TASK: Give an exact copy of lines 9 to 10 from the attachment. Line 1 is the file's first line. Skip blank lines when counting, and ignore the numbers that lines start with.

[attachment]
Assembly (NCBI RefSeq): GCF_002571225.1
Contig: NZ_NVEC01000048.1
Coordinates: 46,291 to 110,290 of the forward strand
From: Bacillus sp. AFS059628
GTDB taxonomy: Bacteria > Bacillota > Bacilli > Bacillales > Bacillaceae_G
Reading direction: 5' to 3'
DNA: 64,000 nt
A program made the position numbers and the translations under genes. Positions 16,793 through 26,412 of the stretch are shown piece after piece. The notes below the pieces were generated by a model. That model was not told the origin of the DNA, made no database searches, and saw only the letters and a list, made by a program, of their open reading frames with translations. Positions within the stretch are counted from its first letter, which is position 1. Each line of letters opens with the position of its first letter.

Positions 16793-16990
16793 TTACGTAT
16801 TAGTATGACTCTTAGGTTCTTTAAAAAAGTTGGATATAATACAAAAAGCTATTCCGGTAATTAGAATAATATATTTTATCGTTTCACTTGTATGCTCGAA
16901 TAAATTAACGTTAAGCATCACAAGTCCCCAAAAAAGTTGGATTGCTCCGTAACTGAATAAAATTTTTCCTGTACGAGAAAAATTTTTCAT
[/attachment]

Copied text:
Positions 16793-16990
16793 TTACGTAT